Porsche clan to decide sale question on Wednesday

The Porsche clan will decide on Wednesday whether to sell the sports car manufacturer to Volkswagen for €11 billion, according to weekly Focus magazine.

Porsche clan to decide sale question on Wednesday
Photo: DPA

Wolfgang Porsche, Ferdinand Piech and the other three most important owner representatives will meet then to discuss how to solve the financial problems of the firm after failing to reach an agreement last Wednesday, the magazine says.

Piech, who sits on the VW board as well as being co-owner of Porsche, argued last week for Porsche to be sold to VW, and presented a detailed plan to the others last week.

This set the price at €11 billion, and included the immediate dismissal of Porsche boss Wendelin Wiedeking the magazine says, and would free the family of all debts in one hit.

The clan has been struggling since they bought just over half of VW.

But Wiedeking is arguing for the owners themselves to raise the money to save Porsche from being absorbed by VW.

Porsche workers’ council head Uwe Hück has heavily criticised the owners, saying that the firm has produced €15 billion profit over the last decade and those who have benefited from that should put money into the company rather than plan to sell it off to VW.

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Five things to know about Germany’s ‘dieselgate’ scandal

The emissions cheating scandal, which on Tuesday saw three Volkswagen chiefs charged and its rival Daimler heavily fined, has had major repercussions for the car industry since it broke four years ago.

Five things to know about Germany's 'dieselgate' scandal

Exposed in 2015

On September 18th, 2015, the US Environmental Protection Agency (EPA) reported that VW had installed illegal “defeat devices” in hundreds of thousands of engines in the United States since 2009.

The software — used in the Volkswagen, Porsche, Audi, Seat and Skoda brands — helped the cars meet exhaust pollution standards when monitored in tests even though their emissions actually exceeded the limits.

It meant that some cars spewed out up to 40 times more harmful nitrogen oxide — linked to respiratory and cardiovascular diseases — than legally allowed.

The company later admitted that 11 million diesel vehicles worldwide, including 8.5 million in Europe and 600,000 in the United States, had been fitted with the software, most of them in the VW brand.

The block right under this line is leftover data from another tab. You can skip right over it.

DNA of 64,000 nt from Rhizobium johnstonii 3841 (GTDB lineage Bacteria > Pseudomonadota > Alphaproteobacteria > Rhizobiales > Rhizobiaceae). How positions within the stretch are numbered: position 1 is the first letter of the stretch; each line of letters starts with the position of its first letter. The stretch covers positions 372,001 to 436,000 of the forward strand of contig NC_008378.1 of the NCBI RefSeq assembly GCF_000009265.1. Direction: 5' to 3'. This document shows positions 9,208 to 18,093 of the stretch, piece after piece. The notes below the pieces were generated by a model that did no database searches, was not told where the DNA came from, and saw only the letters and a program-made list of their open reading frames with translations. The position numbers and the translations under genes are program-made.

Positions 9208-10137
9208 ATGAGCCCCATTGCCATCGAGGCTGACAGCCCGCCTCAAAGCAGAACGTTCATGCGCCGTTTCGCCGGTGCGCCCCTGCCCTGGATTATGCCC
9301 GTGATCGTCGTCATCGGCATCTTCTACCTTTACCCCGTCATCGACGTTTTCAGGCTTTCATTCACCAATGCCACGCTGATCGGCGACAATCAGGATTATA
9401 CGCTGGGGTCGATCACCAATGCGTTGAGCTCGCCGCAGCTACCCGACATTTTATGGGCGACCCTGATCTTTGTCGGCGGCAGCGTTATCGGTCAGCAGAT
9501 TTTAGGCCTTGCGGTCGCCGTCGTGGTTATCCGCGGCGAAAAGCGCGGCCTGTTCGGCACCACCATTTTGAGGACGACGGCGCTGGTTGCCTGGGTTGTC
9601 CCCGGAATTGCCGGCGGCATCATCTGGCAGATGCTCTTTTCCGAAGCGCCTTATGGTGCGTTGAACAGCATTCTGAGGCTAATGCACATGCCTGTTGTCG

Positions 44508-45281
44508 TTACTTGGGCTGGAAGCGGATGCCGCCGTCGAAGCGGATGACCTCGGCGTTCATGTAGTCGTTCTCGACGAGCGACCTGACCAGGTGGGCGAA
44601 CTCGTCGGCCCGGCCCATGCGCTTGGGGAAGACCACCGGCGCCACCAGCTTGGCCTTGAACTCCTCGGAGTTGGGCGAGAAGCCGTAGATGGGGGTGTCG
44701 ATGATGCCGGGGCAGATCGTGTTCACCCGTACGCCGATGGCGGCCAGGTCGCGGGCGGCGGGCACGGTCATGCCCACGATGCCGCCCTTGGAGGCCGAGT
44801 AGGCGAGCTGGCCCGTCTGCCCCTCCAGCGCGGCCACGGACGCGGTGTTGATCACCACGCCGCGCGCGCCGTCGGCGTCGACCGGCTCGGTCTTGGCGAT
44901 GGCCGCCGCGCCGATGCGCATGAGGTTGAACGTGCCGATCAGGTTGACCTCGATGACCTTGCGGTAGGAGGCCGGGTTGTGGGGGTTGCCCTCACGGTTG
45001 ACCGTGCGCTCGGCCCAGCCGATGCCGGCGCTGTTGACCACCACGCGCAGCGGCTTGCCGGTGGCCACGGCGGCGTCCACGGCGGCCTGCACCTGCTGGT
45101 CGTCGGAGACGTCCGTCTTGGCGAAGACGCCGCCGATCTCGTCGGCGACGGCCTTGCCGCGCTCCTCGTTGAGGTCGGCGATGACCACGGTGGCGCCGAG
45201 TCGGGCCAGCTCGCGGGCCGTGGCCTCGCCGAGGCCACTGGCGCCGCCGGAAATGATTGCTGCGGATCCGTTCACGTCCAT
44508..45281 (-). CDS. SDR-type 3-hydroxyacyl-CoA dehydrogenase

SEE ALSO: 'Dieselgate': German prosecutors charge former Audi boss with fraud

Legal fall-out

VW chief executive Martin Winterkorn, who stepped down five days after the scandal broke, was in April 2019 charged with serious fraud, unfair competition and breach of trust.

Eight former and current executives and an Audi official have been charged in the United States, including Winterkorn.

Audi chief executive Rupert Stadler was charged in July 2019 with fraud, falsifying certifications and illegal advertising in connection with the “defeat devices”.

Former Audi head Rupert Stadler at a press briefing in 2018.

VW's guilty plea to a US criminal case in March 2017 settled its legal entanglements there, bringing to around $22 billion the amount it agreed to pay in fines and compensation to owners and dealers and for environmental clean-up.

The group still faces investigations and lawsuits around the world, in Europe the countries include Britain, France, Germany, Italy and Poland.

Costs for VW

The scandal has so far cost VW around 30 billion in fines, compensation and buybacks, mainly in the United States.

The company announced a net loss of nearly €1.6 billion in 2015, its first in 20 years, after setting aside billions to cover the costs of the dieselgate.

In June 2018 it agreed to pay a 1 billion fine in Germany, admitting its responsibility for the diesel crisis.

Audi agreed in October 2018 to pay an 800 million fine and Porsche was in May 2019 ordered to pay a fine of 535 million.

Other carmakers?

Tests in the wake of the scandal found that diesel engines by other carmakers were also more polluting on the road than during testing.

But none have so far admitted to mass cheating.

However Mercedes-Benz maker Daimler was in June 2018 ordered to recall 774,000 diesel vehicles across Europe because they too were fitted with illegal “defeat devices”.

Fiat Chrysler agreed in January 2019 to a pay $515 million to settle claims it installed the software.

And in February 2019 German prosecutors fined high-end carmaker BMW 8.5 million euros over diesel cars with higher harmful emissions than allowed, though they found no criminal wrong-doing.

Opel is also being investigated.

A worker holds up a Volkswagen badge at the VW plant in Wolfsburg. Image: DPA

Market reaction

A study released in March 2017 said that pollution from 2.6 million rigged VW cars sold in Germany would likely cause 1,200 premature deaths in Europe because of the excess emissions.

In Germany more than 410,000 customers are demanding compensation, as are

More generally, European drivers appear to have largely shrugged off the controversy while VW sales have fallen in the United States.

VW said in July 2019 it expects “slightly higher” unit sales for the year than in 2018.

SEE ALSO: VW sees steady profits in 2018 results